ENTERPRISE — There’s a new hair stylist in Enterprise, now that Michael Ferrell has opened Michael’s on Main.
“If you’re a woman, you have a hairdresser in this area. I’m just going to say that I’m coming in here to join the show already in progress with all the regular, talented hairdressers who are already here,” Ferrell said during an interview Wednesday, Feb. 16. “I’ve been told that Enterprise and Wallowa County has a real need for another salon. People are booked up way out and they can’t get an appointment. So, enters me, stage left.”
He does everything
Primarily specializing in hair color, Ferrell feels he has a real knack for beauty.
“It’s easy for me to make women pretty — and then they hand me money,” he laughed, describing his talent as a “gift.”
But it’s the primarily natural colors that he specializes in.
“I’ve got $5,000 worth of color waiting to be put on someone’s head,” he said. “I do beautiful cuts, too, but I’m a colorist. You need to do cuts, too. I used to work for several color companies and did platform work for them.”
And he doesn’t go cheap on the colors he uses.
“My color job is to look as natural as possible,” he said. “I use the most expensive color I can buy. It really is Italian color. It’s $10 a tube (for 4 ounces). ... I can run circles around anybody with that color.”
He said the COVID-19 pandemic, which was particularly hard on businesses such as his, made some real changes in the beauty industry.
“COVID has changed the face of everything. COVID has taught women, No. 1, that they can do it themselves,” Ferrell said. “We, as hairdressers, basically kept this lie going for a long time that if you even touched your hair, it would turn green and fall out.”
Calling himself primarily a salon owner, Ferrell does the full range of beautification.
“I’m a manicurist, a cosmetologist, a makeup artist, a hairdresser, barber, you name what you can be and I’ve got a license for it,” he said.
Decades of experience
“I started doing hair in 1973 — almost 50 years,” he said.
Ferrell said he got into hair styling when a friend said, “Let’s start a hair salon. It’ll be a kick.
“I walked into those hallowed halls of the first beauty school I went to and I never looked back.”
That was Phagans School of Hair Design in the Portland area, where he also used to teach.
In addition to the Portland area, where he had five different salons, he also worked in California and Hawaii.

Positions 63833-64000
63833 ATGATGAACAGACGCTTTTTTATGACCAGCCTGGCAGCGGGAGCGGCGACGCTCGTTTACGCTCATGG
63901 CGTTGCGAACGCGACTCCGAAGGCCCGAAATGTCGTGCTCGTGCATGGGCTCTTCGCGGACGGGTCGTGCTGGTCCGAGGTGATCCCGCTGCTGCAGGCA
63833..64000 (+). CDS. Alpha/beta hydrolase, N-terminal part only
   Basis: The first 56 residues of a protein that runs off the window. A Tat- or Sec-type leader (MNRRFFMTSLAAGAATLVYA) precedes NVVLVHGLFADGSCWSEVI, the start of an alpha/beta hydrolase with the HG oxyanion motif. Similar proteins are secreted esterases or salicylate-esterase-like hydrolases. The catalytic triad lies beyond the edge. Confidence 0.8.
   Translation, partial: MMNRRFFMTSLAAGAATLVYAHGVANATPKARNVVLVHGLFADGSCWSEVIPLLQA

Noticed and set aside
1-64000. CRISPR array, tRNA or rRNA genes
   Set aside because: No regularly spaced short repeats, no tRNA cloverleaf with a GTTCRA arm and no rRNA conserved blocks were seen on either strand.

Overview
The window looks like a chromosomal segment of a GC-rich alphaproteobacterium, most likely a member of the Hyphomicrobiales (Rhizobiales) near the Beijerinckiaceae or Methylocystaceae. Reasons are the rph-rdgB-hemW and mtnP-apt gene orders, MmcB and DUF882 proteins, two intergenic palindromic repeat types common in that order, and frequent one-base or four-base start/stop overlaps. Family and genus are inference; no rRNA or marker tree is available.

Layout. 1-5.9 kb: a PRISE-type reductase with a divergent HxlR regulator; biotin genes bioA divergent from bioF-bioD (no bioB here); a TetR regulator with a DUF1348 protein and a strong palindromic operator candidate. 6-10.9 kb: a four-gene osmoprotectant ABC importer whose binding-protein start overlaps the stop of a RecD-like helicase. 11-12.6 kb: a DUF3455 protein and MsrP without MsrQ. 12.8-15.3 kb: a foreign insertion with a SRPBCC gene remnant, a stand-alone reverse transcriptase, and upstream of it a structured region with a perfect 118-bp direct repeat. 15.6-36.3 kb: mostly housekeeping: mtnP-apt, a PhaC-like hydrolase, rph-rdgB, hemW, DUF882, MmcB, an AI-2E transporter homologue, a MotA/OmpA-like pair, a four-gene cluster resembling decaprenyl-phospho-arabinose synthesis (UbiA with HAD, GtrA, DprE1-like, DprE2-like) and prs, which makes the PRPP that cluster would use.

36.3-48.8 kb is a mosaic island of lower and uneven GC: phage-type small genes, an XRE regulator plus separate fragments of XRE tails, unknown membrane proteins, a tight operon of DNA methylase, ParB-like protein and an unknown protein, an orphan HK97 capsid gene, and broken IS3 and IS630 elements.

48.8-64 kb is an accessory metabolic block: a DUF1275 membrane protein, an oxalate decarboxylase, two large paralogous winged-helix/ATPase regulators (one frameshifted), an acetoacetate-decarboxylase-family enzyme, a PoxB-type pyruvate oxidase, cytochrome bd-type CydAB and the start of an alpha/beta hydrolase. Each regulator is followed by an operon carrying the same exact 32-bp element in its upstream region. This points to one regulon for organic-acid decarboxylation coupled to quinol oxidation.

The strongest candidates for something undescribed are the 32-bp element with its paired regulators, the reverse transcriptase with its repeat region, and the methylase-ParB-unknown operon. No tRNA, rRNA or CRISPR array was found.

“I also had an offer to go to Amsterdam, but I turned that down,” he said.
He also was a headliner at the Northwest Women’s Show.
There, he told clients, “I don’t do kids. I don’t do trims and I get to do what I want. If that’s OK with you, come on down.”
There was a certain amount of salesmanship that went along with his work at such a show.
“You imply that the color is why the model looks so fabulous, but she looked fabulous before,” he said.
He sees his latest venture at 314 Main St. as a bit of a bookend to his first salon.
“Ironically, my first salon was Michael’s on Main (in Tigard, a suburb of Portland) and now this is what will likely be my last salon and it’s Michael’s on Main,” he said.
His new shop has quite a display of items in the front window, so much so that they have misled passersby.
“That kind of backfired on me,” Ferrell said. “I put them in here to attract attention to the business and all it did was attract attention to the artifacts. Everyone thinks I’m opening up a curio store. … They come in and say, ‘That little piece there, how much?’ I was told to give them a price,” but he doesn’t sell them.
Deep roots here
Ferrell is far from new to Enterprise.
“I was pretty much raised here,” he said. “I got my first driver’s license at the courthouse.”
His family here spans generations.
“Grandma homesteaded here. Mom was one of the original ‘49ers at the first Chief Joseph Days Parade,” he said. “So this is my home. I went away to ‘sow my wild oats and seek my fortune,’ so I came back to take care of Mama. She said, ‘I want to go home.’ When your 90-year-old mother says she wants to go home, you take her home, which was her house in Wallowa.”
His mother, Diane Sweek, lives with her husband, Harvey Sweek, in Wallowa. Ferrell lives on the 360-acre ranch her mother homesteaded off Dunham Road north of Enterprise. He said his grandmother willed the ranch to her children and his mother successfully bought the shares of her siblings. Another farmer sublets it now, but Ferrell plans to keep horses there in the future and appreciates the value of it.
“It’s a 360-acre ranch with one of the oldest springs in the area,” he said.
Ferrell doesn’t plan to spend all his time at the salon, hoping to be on the homestead.
“My sister says I’d better have good access to back braces for when you break your back at 68 years old,” he joked.
Ferrell may have roots here, but Michael’s on Main is his first business venture in the county and he sees it as a way to get reintegrated with his hometown.
“It’s been a wonderful gig; I thought I was going to come here and be done, but after sitting up on Dunham Road for a year, I thought, ‘This ain’t cutting it; I’m not meeting new people.’ So now I’m meeting all kinds of fun people,” he said. “I’m not trying to prove anything. I’m not trying to burn down Enterprise. I’ve had five separate salons in Portland. All were great.”